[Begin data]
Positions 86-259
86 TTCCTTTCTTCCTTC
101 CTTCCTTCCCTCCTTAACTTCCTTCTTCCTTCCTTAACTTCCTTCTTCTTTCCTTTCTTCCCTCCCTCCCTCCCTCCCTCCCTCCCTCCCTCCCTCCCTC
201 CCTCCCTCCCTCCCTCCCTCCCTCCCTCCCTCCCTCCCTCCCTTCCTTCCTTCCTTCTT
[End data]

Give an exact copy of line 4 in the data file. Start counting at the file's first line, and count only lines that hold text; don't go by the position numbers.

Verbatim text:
201 CCTCCCTCCCTCCCTCCCTCCCTCCCTCCCTCCCTCCCTCCCTTCCTTCCTTCCTTCTT